Terry Neese flies to Kabul with a STATE DEPARTMENT DELEGATION for an official US-Afghan council meeting and to assess the progress of women business owners. On the trip home, PEACE THROUGH BUSINESS (PTB)® is born.
First Afghanistan PEACE THROUGH BUSINESS® course is taught on the campus of Northwood University in Midland, MI. Dr. John Amin teaches in Farsi. That year, Terry Neese, staff, sponsors, and mentors waited on pins and needles for the 12 women to arrive in Detroit. Dr. David Long, Provost, welcomed the Afghan women on campus for the SIX WEEK training. Afghanistan in-country facilitator, Manizha Wafeq, hailed from this first class. Betsy DeVos was named honorary chair of the PEACE THROUGH BUSINESS® program.
PEACE THROUGH BUSINESS® expands to Rwanda, at the request of former-president Mike O’Neal, Oklahoma Christian University. Class time condensed to four weeks. Afghans go to Midland, MI, while Rwandans study in Edmond, OK on the campus of Oklahoma Christian. Terry Neese and team FLY BACK AND FORTH between the two classes. Northwood University bestows honors on Dr. Terry Neese. Dr. Holly Hixson, of Oklahoma Christian, becomes the first Rwanda In-Country Facilitator. Betsy DeVos speaks at the luncheon in Midland, MI.
Martha Parker, Mary Mélon and Desma Coleman lead a PEACE THROUGH BUSINESS® delegation that includes Darcie Harris to Rwanda. Northwood University president Dr. Keith Pretty signs on to Terry Neese’s idea of training Afghan Muslims and Rwandan Christians together at Northwood University’s Texas Campus in Cedar Hill. With in-country training, Leadership Development can now be reduced to three weeks in the United States. In-person mentorship added into the mix. First Lady Laura Bush speaks to the class at Dallas Women’s Museum.
With 2009’s new concepts all the rage, Dr. Terry Neese and team continue to improve the PEACE THROUGH BUSINESS® experience. Leadership Development coaches introduced to offer students more opportunities to hear from American business women like themselves. Northwood University professors teach course work in the morning session, then American business women drive home the concepts as they relate directly to the student's business plan. The first pledges toward creating a loan program are donated by AT&T and T. Boone Pickens Foundation. Valerie Freeman, IMPRIMIS, begins her tradition of hosting the women for a fun evening and dinner during Leadership Development. Karen Hughes speaks to Summit attendees in Dallas. Fran McMahon, The Hill, and Randall Stephenson, AT&T, are graduation guest speakers. Jamie Broyles takes over as in-country facilitator in Rwanda. In Oklahoma City, IEEW’s headquarters, Jan Hill, of Eden Salon & Spa, puts on the first of six successful fashion shows to help raise awareness and funds.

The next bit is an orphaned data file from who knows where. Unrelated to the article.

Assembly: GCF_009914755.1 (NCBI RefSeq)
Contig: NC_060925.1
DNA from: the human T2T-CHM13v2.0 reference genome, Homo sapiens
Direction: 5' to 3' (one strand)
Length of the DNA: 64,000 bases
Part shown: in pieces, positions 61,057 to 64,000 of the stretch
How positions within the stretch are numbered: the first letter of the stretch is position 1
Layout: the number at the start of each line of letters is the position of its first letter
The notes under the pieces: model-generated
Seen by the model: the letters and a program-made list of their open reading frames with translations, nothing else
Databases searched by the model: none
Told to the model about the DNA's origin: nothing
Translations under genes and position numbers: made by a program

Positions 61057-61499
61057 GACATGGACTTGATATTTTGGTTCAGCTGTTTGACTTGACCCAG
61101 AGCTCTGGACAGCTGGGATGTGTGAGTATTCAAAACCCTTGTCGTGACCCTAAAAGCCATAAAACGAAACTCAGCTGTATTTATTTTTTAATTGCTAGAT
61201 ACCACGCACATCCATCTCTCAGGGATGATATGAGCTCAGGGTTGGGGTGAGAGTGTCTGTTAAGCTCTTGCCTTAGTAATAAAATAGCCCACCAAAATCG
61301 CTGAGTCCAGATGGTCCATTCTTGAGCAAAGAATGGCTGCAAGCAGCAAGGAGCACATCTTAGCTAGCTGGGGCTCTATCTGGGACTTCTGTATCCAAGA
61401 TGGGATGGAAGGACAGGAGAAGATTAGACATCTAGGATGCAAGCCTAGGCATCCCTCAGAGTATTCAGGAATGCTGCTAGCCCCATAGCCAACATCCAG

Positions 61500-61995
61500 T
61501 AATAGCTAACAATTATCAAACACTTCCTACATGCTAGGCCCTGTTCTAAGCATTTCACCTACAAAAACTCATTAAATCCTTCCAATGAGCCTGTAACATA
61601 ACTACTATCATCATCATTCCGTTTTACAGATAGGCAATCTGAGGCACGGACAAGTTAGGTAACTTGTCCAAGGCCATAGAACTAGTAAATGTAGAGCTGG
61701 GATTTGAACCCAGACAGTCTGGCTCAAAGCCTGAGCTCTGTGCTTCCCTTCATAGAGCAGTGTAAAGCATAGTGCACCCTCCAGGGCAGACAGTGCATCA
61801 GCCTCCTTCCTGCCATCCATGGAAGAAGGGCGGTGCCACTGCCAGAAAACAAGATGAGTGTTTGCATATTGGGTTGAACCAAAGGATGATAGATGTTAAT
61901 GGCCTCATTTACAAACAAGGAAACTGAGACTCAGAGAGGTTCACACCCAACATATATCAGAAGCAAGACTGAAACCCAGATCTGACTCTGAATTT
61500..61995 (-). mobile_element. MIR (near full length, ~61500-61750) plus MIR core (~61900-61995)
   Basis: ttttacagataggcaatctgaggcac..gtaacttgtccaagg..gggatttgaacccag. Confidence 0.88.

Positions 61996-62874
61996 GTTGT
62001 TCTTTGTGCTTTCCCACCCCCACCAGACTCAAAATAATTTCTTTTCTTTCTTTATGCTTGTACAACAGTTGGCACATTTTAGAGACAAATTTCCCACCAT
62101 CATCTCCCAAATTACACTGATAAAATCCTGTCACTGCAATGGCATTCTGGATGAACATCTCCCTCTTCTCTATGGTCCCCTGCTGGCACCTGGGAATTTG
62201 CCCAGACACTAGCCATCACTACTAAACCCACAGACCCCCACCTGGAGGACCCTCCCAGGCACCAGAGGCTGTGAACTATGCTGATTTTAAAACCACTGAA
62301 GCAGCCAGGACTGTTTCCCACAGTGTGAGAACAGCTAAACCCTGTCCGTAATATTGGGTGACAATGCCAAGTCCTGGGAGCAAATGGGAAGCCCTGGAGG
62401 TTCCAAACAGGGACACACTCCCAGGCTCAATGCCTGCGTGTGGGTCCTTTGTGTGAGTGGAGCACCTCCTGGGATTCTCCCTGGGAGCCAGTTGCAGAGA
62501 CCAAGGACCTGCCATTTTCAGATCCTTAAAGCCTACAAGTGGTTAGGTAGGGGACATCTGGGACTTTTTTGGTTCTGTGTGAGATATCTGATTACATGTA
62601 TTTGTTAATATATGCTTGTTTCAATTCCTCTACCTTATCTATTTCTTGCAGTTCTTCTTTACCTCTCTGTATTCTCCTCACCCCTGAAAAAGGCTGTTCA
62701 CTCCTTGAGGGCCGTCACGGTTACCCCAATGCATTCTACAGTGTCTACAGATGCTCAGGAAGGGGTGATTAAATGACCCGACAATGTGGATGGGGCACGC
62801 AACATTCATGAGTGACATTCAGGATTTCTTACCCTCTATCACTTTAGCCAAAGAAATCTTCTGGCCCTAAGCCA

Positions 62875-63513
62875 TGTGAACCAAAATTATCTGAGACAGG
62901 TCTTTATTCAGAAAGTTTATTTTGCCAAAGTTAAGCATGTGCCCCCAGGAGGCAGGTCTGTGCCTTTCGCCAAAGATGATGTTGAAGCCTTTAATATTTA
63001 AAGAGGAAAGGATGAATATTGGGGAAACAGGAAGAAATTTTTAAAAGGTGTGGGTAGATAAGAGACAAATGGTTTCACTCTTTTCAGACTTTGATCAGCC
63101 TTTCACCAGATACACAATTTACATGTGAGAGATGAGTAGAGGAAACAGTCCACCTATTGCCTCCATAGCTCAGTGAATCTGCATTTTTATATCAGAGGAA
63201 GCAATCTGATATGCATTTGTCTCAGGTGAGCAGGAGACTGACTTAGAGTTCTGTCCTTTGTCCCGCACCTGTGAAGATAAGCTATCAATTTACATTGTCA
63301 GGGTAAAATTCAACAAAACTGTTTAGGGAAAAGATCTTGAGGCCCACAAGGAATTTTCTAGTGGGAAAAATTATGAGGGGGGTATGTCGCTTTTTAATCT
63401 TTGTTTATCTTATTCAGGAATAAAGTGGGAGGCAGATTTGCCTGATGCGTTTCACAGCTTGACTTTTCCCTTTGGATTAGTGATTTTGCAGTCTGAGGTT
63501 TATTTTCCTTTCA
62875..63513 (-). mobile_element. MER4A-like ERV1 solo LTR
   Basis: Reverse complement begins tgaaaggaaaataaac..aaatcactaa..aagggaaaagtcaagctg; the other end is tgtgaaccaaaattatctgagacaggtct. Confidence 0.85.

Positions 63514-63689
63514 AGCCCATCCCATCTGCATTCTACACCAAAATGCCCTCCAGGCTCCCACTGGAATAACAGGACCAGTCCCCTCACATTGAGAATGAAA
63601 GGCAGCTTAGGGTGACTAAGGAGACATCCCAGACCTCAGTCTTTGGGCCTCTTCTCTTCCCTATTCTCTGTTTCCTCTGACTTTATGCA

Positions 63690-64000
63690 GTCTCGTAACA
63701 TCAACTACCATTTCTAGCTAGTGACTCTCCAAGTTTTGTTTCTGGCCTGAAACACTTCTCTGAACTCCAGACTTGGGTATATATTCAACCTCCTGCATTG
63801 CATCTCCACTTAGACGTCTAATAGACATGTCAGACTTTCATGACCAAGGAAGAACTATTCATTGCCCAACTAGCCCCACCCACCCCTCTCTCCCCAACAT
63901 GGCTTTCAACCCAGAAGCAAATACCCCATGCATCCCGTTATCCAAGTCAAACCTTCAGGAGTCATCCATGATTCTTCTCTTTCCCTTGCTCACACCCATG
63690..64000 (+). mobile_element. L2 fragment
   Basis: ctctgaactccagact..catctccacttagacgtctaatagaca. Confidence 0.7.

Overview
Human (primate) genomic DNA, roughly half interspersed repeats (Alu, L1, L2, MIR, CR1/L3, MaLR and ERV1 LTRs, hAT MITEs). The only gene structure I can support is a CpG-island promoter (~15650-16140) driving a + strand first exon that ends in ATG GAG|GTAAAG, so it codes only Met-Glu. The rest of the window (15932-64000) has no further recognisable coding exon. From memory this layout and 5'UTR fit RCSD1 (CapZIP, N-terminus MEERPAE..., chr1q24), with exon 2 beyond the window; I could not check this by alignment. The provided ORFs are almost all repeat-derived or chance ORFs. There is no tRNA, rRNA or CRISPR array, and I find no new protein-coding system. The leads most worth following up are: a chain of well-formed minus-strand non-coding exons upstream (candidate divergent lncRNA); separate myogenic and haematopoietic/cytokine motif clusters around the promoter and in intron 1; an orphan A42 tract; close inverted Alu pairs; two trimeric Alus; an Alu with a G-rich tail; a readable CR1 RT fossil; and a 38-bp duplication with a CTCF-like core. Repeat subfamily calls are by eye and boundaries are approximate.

First International Women’s Economic Summit opens at Georgetown University following Leadership Development and mentorship week. Melanne Verveer, the first U.S. Ambassador-at-Large for Global Women's Issues, speaks at graduation. Two other firsts: PTB® Afghan and Rwandan students cook one night at Leadership Development for each other and share their native dances. IEEW staff show off their dancing moves too!
Mixing things up once again, the International Women’s Economic Summit and PEACE THROUGH BUSINESS® Graduation Gala move to Georgetown and Washington, DC. The U.S. Institute of Peace hosts the delegation. While in D.C. the staff of Secretary of State Hillary Clinton invites the women for a visit at the State Department. With time limited, the delegation of women gathers in the Treaty Room for a few memorable moments that include cutting a rug with the Secretary. Rose Busingye, a PTB® graduate, steps in as Rwanda in-country facilitator. The Earl Neese Accounting Scholarship is established to benefit any student coming to the program as an independent accountant.
IEEW introduces a second hometown fundraiser in OKC, the HIGH TEA, to coincide with International Women’s Day in March. Meanwhile, Darcie Harris and Marion Marshall represent PTB® on a mission to Rwanda where they participate as members of the Leadership Selection Committee. During Leadership Development in Dallas, the Women of AT&T Dallas Chapter host the first-ever AT&T Luncheon in their downtown headquarters. Afterward, the student delegation visits the International Cultural Museum in Duncanville for food, fun, and a presentation by Nina Vaca, Pinnacle 1 CEO. The International Women’s Economic Summit and PEACE THROUGH BUSINESS® Graduation Gala move back to Dallas. The Summit is held at AT&T University and then, as our long-time presidential sponsor, AT&T hosts the Graduation Gala on stage at the AT&T Performing Arts Center in downtown Dallas. Mary Millben, Oklahoma-raised, Broadway-trained chanteuse, spoke eloquently to the leadership and guests.